like the branches of an oak rustle
as a cat leaps in. The thumping of feet
Stampeding down the hallway.
My baby brother babbling like a brook.
Somehow, this life harmonized
Into the soundtrack of a childhood.

And me, in the kitchen, standing at the stove,
Humming a sweet tune, always off key,
Chopping garlic to the rhythm of raindrops,

The hot pan sizzling like the rattle of a snake. 

Tuesday, April 19, 2016

Napowrimo 18

I'm a few days behind in terms of the prompts, but this one's instructions was to write a poem using a specialized glossary. Lately, I've been reading up on oil terms, so...

Boom Town Lover

I was your wildcat well, a risk to take
And you went for it, spud-in, eyes closed,
Arms open wide like a fool. In love,
There is no need for coring when you know
Just what you like. Roustabout, roughneck,
tool-pusher, you, toiling without reward,
You stumbled here upon the right place,
This body a landscape of curves, the sweet
Scent of sulfur on the surface of skin.

Come with your drills and bits, come ready
To fish in this vast sea of sediment and earth.
Come without abandon, stay awhile in this place --

The moonpool was open, ready for you
To drip your toes, to submerge yourself in love,
To find that sweet payzone that gives and gives
Until there’s nothing left, a dry hole, a ghost town

Filled with memories, potholes, the dust of us. 

Monday, April 18, 2016

Napowrimo 17

Will I ever get caught up? :-/

At a McDonalds in the Middle of Nowhere, Texas

Welcome to the crossroads of the world –
This place of respite for all travelers
and migrants seeking refuge from the brushland
and the endless, open roads of Texas.

I stumble in with stomach empty, bladder
Overflowing, order some familiar food to eat.
The girl who takes my order’s nails sparkle
Underneath the sheen of the florescent lights.

In the background, country music drones
A worn-out song that makes me want to sleep.  
The manager sashes from register
To register with ease. He calls my number.

I take my food and fade into the backdrop
As I watch the scene of everyman unfold –
A tale as old oak, a rugged man
Walks in and drags the dust of work across

The clean tiled floors. A smile like a firewheel
Blooms on his face. The manager slicks back
His hair and leans into the counter, whispers
To him with a wink. Their giggles boom

Like welcomed thunder just before the rain.
I’ve come to pressure wash your driveway, Carlos.
Aye, go pressure wash tus nalgas, Ed,
Carlos shouts and waves his index finger

in the air as if he’s dancing to a beat
that no one else can hear. Ed shakes his head,
laughs too, then orders a Big Mac, a coke.
Carlos packs the order like a gift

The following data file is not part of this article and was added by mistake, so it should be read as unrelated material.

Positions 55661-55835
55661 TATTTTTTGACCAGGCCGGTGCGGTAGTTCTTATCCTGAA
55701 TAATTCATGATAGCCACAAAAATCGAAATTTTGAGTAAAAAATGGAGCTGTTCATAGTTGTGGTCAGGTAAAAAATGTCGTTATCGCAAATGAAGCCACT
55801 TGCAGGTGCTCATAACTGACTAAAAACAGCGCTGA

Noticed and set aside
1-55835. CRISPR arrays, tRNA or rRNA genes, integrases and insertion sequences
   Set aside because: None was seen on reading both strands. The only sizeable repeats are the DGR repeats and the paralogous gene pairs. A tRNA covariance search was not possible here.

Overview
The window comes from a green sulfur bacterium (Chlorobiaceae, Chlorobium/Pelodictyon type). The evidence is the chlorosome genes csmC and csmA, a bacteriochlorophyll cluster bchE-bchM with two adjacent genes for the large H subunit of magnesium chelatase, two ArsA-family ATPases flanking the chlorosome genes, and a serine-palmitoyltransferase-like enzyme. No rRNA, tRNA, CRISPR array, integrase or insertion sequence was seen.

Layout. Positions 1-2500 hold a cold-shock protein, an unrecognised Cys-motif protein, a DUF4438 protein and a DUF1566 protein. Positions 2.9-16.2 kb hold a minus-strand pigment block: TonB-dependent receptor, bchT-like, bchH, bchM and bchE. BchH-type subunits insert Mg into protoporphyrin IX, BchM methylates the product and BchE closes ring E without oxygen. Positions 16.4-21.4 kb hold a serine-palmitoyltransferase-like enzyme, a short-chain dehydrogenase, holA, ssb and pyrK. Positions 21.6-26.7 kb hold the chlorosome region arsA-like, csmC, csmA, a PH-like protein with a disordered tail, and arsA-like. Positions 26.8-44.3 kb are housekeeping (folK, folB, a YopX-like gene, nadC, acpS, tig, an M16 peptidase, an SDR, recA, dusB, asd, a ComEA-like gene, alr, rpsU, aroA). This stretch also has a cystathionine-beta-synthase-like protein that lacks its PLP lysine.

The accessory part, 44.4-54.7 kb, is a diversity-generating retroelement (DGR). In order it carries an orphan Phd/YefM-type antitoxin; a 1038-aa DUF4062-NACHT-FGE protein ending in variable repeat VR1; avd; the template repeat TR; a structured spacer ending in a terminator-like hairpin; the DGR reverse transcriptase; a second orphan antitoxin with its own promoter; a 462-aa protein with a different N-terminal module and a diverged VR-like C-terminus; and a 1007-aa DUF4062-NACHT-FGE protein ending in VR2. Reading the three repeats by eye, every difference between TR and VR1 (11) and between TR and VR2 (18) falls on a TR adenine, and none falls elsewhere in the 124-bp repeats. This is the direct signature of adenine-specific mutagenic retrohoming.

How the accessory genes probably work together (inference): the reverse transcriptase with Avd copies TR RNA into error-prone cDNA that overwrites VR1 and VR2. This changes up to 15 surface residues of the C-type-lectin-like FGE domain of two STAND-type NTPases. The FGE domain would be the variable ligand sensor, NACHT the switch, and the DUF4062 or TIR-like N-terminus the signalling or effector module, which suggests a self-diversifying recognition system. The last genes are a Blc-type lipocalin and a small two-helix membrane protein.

Hands it to him with a tenderness.
An older man walks in. He’s wearing sandals
with a pair of clean white socks. The cashier
asks him, Can I help you, sir? He stares,

then shakes his head. No, darling I’m beyond
any help that you can hope to give.
I’ll have a fish filet. Outside, a roar
Crescendos and then stops. The sound of footsteps

Jingling metal, grunting, then the door
Swings open. I can’t help but stop and stare –
A woman dressed in leather chaps and boots,
A faded pair of blue jeans, a bandana.

Her presence makes the restaurant go silent.
Queen of the brushland and the open road,
She lumbers in, her arms across her chest,
Orders just a diet coke to go.

She takes her giant drink with lots of ice,
Heads back outside and mounts her metal steed
As it roars and then she disappears
into the swirling dust. I finish lunch

and rise, refreshed and satisfied, prepared
to finish the long journey through the state
towards home – the southern tip of this great land

where life and love are always in full bloom.

Sunday, April 17, 2016

Napowrimo 16

Just trying not to get further behind! Today, I'm writing about palm trees.

The Valley of Palms

The palm trees along highway 281
Begin popping up just south of Encino,
Their fronds waving hello,
Welcome me home. I sigh with relief –

A regal sabal stands against a slate sky,
A bit of paradise in the brushland,
Just a taste of the magic to come,
As I return to the valley, this place

I’ve learned to call home, like the palm,
Who, as I race south, multiply,
Dig their shallow roots into this soil
And claim it their own, the great-grandchildren

Of palms from the Greece
or Florida or California
Who grow tall and proud,
tower over the nopales,

The mesquite, the huisache.
The palms, like me, are immigrants
To this landscape. Honeybees drink
From the queen palms nectar.

Kisskadees have learned to feast
On dates. The valley welcomes
Us with open arms, a gulf breeze,
A tight hug, a kiss on the cheek.

Like the palms, I’ve found my home.

Saturday, April 16, 2016

Napowrimo 15

I'm behind. Bleh. Trying to get caught up, one feverish poem at a time. Yesterday's prompt was to write about doubles, pairs.

The Woman in the Mirror

Her watching eyes are always on me. They police
Every move I make. I see her face

At the most inopportune times.
This morning, while strolling down the street

Past a line of coffee and gelato shops,
The sweet smells of espresso wafting out,

She reminds me to suck in my stomach,
To take up less space. While at the museum

This afternoon, my palms on a cool glass case,
my eyes fixated on some old newspaper article

about Ma Ferguson, her scowling face,